The Lawyer Africa Elite 2014 features an in-depth look at 46 leading independent firms’ strategies in 15 key sub-Saharan jurisdictions, as well as the views of in-house counsel from some of Africa’s largest companies... Read more
This year, The Lawyer’s annual ranking of the largest UK law firms by turnover is available as an interactive, digital benchmarking tool. For the first time this will allow you to manipulate each data set against the metrics of your choice.
Although the economic crisis and the Arab Spring have slowed workflow in the Middle East there is rising demand for legal expertise in a number of areas, notes Louise Wall, managing consultant at Laurence Simons.
“We’ve seen an increase since about mid-2011 in areas such as construction, litigation and, most recently, corporate,” Wall says.
“In international firms high levels of recruitment have been seen in litigation and corporate.
Most requirements are for City-trained lawyers.”
“Arbitration, project finance and projects remain popular,” adds Robert Rooney, manager at Shilton Sharpe Quarry, while according to Shane Morton at Taylor Root, there are opportunities across the Middle East.
“There are more than 50 international law firms in the region,” he points out, “as well as strong local firms, offering opportunities in practice areas, such as corporate/commercial, projects, energy and construction litigation and international arbitration. There are also roles in areas such as IP/IT, employment and banking/finance.”
And is it advantageous to speak Arabic?
“It’s beneficial to have language skills, but in most cases it isn’t required,” comments Rooney.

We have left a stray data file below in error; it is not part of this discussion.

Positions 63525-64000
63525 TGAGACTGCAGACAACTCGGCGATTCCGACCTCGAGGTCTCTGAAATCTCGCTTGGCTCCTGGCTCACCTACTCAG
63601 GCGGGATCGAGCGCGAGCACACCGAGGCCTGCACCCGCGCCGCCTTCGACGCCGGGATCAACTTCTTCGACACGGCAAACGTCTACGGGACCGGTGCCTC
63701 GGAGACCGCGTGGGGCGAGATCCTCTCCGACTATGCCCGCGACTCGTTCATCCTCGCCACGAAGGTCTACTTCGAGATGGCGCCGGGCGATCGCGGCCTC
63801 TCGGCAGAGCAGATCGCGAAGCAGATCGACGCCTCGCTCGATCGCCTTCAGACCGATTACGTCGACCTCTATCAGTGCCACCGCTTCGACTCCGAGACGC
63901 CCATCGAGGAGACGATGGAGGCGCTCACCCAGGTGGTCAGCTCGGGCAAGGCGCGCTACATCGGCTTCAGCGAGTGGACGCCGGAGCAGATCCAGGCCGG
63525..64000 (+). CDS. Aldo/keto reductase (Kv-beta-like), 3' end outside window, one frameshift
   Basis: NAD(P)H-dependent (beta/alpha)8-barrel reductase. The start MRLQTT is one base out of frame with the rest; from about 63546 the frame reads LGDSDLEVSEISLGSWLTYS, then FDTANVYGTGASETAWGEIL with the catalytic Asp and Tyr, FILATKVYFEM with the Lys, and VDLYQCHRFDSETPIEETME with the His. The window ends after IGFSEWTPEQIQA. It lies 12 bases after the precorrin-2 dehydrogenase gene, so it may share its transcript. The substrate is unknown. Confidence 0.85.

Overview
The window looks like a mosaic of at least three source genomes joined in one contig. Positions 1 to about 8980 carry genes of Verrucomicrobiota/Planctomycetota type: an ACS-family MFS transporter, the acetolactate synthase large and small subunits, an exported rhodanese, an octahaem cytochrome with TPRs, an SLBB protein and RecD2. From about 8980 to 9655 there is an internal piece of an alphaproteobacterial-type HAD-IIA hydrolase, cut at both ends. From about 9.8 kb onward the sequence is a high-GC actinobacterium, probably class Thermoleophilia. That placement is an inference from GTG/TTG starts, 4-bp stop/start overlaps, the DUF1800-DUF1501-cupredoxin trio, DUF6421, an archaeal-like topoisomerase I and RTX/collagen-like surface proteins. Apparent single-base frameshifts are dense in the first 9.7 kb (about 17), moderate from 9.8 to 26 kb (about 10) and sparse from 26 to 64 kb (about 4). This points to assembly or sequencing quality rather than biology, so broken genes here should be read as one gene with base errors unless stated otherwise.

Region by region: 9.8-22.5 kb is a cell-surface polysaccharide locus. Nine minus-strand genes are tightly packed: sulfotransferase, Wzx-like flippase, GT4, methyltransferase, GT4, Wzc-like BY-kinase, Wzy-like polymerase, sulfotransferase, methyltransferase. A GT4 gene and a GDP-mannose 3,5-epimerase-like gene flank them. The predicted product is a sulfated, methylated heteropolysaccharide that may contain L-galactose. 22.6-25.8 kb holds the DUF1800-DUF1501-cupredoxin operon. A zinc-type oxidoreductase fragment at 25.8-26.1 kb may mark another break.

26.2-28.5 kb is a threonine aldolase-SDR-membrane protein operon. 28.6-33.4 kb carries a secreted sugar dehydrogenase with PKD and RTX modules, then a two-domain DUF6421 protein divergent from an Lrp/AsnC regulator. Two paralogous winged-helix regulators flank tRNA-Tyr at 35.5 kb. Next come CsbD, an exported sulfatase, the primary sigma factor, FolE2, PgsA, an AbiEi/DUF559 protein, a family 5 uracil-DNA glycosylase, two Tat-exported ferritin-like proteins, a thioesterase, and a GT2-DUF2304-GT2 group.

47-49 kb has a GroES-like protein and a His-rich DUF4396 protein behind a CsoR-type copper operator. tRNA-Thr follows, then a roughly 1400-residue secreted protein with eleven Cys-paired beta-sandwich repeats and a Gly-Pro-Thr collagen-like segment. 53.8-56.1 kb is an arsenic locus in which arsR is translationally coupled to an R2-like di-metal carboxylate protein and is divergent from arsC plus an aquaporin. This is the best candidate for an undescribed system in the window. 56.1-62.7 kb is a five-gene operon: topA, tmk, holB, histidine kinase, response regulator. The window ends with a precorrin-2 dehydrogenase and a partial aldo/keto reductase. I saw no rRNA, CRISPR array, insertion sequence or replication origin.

Stuart Greenland of First Counsel notes that knowledge of Arabic is common for in-house roles, adding: “For some private practice roles it may be advantageous or required, such as in the case of litigation or Islamic finance.”
Dubai and Abu Dhabi are still two of the top locations for recruitment, but other countries are starting to catch up, he adds.
“There are opportunities in Qatar as the country extends its reach and develops its infrastructure and economy. Energy, oil and gas lawyers are always going to find roles in Gulf Cooperation Council [GCC] countries,” says Greenland.
“Qatar is an exciting up-and-coming market, while established locations such as Bahrain, Oman, Bahrain, Kuwait and Saudi Arabia continue to produce opportunities,” says Morton.
“We also expect to see a push for associates in Qatar and Bahrain,” notes Rooney.
However, Aaron Faith, Middle Eastern manager at Laurence Simons, comments that although countries such as Saudi Arabia and Qatar are becoming popular, most multinationals still see the UAE as the place for their regional HQs.
Companies are also starting to look overseas to fill in-house roles. Faith believes demand is only going to increase in 2012.
“It’s expected that budgets for new hires will be signed off in the next few months, which means we should see a rise in activity in Q2 this year,” he says.
While Rooney notes that much demand is in the energy and financial services, Greenland comments that in-house opportunities “generally require previous GCC experience either in private practice or in-house.”
Rooney adds: “[The Qatar legal market is] heavily driven by in-house opportunities at international banks and investment funds.”